Geena Davis and her quiet role in gender equality

Source: Bizwomen, Pacific Business News.

Courtesy YWCA of Greater Cincinnati Actress Geena Davis has been playing a pivotal role in pushing for gender equality in children's programming.

Courtesy YWCA of Greater Cincinnati
Actress Geena Davis has been playing a pivotal role in pushing for gender equality in children’s programming.

You may know Geena Davis from her roles in “Thelma & Louise” or “A League of Their Own” but for a long time, she’s been backing research and advocacy on women in media. This weekend, she’s hosting the second annual Bentonville Film Festival showcasing female directors, screenwriters and themes.

It continues though Sunday, May 8.

It’s just the latest endeavor by the Oscar-winning actress to bring focus to the accomplishments of women in Hollywood.

The festival, continuing until Sunday in the northwestern Arkansas city of Bentonville, includes 34 movies and documentaries. Winning films in the festival will receive a distribution deal, getting any one of them closer to success.

Davis is the founder of the Geena Davis Institute on Gender in Media at Mount Saint Mary’s University, the only research-based group working with media companies on gender balance in front of and behind the camera.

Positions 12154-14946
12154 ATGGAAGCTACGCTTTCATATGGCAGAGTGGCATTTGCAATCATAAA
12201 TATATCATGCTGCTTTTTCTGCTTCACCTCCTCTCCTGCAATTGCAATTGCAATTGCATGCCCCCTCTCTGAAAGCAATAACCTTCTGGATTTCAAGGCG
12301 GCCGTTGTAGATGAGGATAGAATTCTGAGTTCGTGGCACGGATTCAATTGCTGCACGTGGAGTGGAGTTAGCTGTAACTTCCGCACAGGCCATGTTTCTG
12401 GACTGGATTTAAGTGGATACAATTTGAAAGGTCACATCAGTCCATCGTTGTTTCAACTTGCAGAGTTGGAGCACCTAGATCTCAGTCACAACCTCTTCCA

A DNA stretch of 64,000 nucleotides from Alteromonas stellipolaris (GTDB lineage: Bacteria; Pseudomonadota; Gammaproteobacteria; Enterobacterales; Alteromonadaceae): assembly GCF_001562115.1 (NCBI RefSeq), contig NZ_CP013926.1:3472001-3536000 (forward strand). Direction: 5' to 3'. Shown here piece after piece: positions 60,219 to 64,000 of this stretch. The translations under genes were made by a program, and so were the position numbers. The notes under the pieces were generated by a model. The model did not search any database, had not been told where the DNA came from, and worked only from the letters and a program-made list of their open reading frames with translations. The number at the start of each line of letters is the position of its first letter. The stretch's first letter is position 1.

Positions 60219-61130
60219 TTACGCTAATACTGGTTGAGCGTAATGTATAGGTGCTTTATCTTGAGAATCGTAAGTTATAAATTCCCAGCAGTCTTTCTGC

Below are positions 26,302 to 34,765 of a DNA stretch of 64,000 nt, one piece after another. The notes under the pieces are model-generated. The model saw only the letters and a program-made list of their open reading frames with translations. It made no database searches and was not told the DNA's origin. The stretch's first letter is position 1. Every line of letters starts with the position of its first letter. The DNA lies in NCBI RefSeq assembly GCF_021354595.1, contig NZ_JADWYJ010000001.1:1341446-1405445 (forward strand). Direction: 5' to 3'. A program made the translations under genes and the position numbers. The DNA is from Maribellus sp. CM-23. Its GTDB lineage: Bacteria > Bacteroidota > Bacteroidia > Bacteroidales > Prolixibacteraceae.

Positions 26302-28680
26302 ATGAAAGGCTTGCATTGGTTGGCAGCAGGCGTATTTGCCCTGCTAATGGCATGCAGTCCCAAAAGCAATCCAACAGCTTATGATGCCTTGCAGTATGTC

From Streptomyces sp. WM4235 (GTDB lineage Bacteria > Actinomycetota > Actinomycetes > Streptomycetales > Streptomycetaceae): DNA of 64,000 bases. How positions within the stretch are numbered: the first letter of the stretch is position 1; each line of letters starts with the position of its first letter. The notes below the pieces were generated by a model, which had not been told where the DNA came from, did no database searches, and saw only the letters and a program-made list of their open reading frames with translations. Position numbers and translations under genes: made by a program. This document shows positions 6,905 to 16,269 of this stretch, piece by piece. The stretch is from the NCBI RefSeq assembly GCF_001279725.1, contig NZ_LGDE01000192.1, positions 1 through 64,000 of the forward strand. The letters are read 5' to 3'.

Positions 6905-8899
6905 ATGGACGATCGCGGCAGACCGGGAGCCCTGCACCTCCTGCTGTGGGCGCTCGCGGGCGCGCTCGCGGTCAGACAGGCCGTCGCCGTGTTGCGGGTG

Unwittingly, Davis was making history for women in movies. “I had subconsciously been choosing projects where the woman was in charge of her own destiny,” she told Vulture. But as early at 1984, Davis was taking a stand when she wrote an episode of the workplace comedy “Buffalo Bill,” in which the female head of a local TV station rebelled against a cheesy beauty contest.

She founded the institute in 2007. Three years earlier, she was watching TV and videos with her young daughter and noticed that many of the characters in the shows were boys.

It drew Davis to bankroll research into gender imbalance in children’s programming with the University of Southern California. In one survey, 30 percent of the characters in 36 shows were female, and only 20 percent even had a girl narrating.

This has spawned other research into TV shows, and work behind the scenes, including the festival, funded in part by Wal-mart, which is based in Bentonville.